Lawn & Garden Resources
At Murdoch’s, we hope to be your trusted, go-to resource to find the right products and advice for all of your lawn, garden, and landscape needs. But there are a ton of other resources out there that make this hobby fun, educational, social, and (in the case of weed management) will even keep you aligned with local regulations.
Murdoch’s hope this list of organizations and resources helps you, and we hope we get the chance to help, too. Find a Murdoch’s near you.
Garden Clubs promote an affinity for gardening and floral design as well as civic and environmental responsibility. They organize educational programs and social networking events to bring gardeners together.
|Colorado Federation of Garden Clubs||https://coloradogardenclubs.org/|
|Denver Urban Gardens||https://dug.org/|
|Garden Clubs of Idaho||http://www.gcii.org/|
|Montana Federation of Garden Clubs||https://www.mtfgc.org/|
|National Garden Club||http://www.gardenclub.org/|
|Federated Garden Clubs of Nebraska||https://www.federatedgardenclubsofnebraskainc.com/|
|Wyoming Federation of Garden Clubs||https://sites.google.com/site/wyominggardenclubs/|
University Extension Gardening Programs
Extension offices are vital research hubs that put on community events, hold lectures and courses, and answer your farming and gardening questions.
|Colorado State Extension Yard & Garden||https://extension.colostate.edu/|
|University of Idaho Extension Landscapes & Garden||http://web.cals.uidaho.edu/idahogardens/|
|Montana State University Extension Yard & Garden Program||www.msuextension.org/yard.html|
|Montana Federation of Garden Clubs||https://www.msuextension.org/yard.html|
|Nebraska Extension – Community Environment||https://communityenvironment.unl.edu/|
|University of Wyoming Extension Horticulture||http://www.uwyo.edu/uwe/programs/horticulture.html|
Master Gardener Programs
Local community members take courses via a university extension service. They typically cover lawns, trees, shrubs, flowers and gardens. It is common for these trained, certified Master Gardeners to promote the art and science of gardening in local outreach programs, becoming community stewards
|Colorado Master Gardener||https://cmg.extension.colostate.edu/|
|Idaho Master Gardener||https://www.uidaho.edu/extension/master-gardener|
|Montana Master Gardener Program||https://mtmastergardener.org/|
|Nebraska Master Gardener||https://mastergardener.unl.edu|
|Wyoming Master Gardener||http://www.uwyo.edu/mastergardener/index.html|
While well-known for guiding youth in agricultural expertise, the breadth of 4-H project work is much more diverse than agriculture alone. Local clubs commonly host gardening projects and are an amazing place for youngsters to learn the art and science.
Native Plant Societies
These clubs have a specific appreciation for the plant communities that are native to their states. They work to conserve these populations by hosting education, research, general communication, and activities.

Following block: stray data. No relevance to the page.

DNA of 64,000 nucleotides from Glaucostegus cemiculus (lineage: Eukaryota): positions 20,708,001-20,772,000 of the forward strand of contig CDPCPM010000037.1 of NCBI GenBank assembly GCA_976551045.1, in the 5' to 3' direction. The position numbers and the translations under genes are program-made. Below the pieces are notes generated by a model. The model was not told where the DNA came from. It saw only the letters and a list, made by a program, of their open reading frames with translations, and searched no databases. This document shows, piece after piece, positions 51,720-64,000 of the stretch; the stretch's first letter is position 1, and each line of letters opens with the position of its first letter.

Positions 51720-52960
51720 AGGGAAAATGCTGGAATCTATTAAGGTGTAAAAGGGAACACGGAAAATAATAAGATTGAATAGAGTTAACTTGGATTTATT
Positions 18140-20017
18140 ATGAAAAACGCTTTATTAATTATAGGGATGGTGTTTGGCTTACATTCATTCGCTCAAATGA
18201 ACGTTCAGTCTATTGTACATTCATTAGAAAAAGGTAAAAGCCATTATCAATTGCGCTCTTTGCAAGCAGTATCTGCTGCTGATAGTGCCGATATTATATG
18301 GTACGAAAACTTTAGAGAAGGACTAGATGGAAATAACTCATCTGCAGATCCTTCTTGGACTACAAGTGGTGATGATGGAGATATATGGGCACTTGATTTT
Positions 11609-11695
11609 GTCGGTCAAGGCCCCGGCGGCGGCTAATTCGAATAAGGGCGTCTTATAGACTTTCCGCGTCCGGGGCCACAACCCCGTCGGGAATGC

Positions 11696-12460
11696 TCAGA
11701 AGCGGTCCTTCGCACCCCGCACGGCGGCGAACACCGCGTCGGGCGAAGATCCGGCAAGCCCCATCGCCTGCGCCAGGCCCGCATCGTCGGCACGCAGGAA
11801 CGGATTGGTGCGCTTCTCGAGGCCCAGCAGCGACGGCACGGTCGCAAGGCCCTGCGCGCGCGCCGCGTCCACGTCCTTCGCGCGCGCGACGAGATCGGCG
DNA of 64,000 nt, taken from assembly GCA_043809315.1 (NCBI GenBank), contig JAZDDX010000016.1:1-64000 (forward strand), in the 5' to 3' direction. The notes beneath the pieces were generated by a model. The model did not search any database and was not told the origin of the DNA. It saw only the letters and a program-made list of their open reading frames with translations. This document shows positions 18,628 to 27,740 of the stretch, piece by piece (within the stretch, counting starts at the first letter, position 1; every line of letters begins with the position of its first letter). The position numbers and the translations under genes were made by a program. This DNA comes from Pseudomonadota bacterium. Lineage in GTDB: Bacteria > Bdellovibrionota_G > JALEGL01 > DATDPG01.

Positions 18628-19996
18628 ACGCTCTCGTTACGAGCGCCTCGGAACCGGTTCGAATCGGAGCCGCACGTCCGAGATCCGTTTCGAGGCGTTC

|Colorado Native Plant Society||https://conps.org/|
|Idaho Native Plant Society||https://idahonativeplants.org/|
|Montana Native Plant Society||https://www.mtnativeplants.org/|
|Nebraska Native Plant Society||https://nebraskanativeplantsociety.weebly.com/|
|Wyoming Native Plant Society||http://www.wynps.org/|
Weed Control Resources
Some weeds pose greater threats than others. As such, they are regulated by the government and landowners are legally required to control them. These are noxious weeds, and the following state associations can help identify and recommend management practices. Start here to find county-level support.
|Colorado Weed Management Association||https://cwma.org/|
|Idaho Noxious Weed Control Association||https://wyoweed.org/|
|Montana Weed Control Association, Weed ID||https://www.mtweed.org/weeds/weed-id/|
|Nebraska Weed Control Association||http://www.neweed.org/|
|Wyoming Weed & Pest Control||https://wyoweed.org/|
Other Helpful Tools
|USDA Plant Hardiness Zone Map||https://planthardiness.ars.usda.gov/PHZMWeb/||Use this map to understand your local climate tendencies. All garden center plants are labeled with a hardiness number that correlates to this map. Knowing your zone means you can choose plants most likely to thrive.|
|Farmer’s Almanac||https://www.farmersalmanac.com/category/gardening||Trusted for generations, this publication has earned a reputation for offering sage advice and sound guidance for more than 200 years. We love their planting guides|
|Planttalk Colorado||https://planttalk.colostate.edu/||A service of CSU Extension, find videos and blog articles that span 600 horticultural topics that are timely and relevant for Colorado residents (and, really, anyone else in the USDA Plant Hardiness Zone 4-ish landscape).|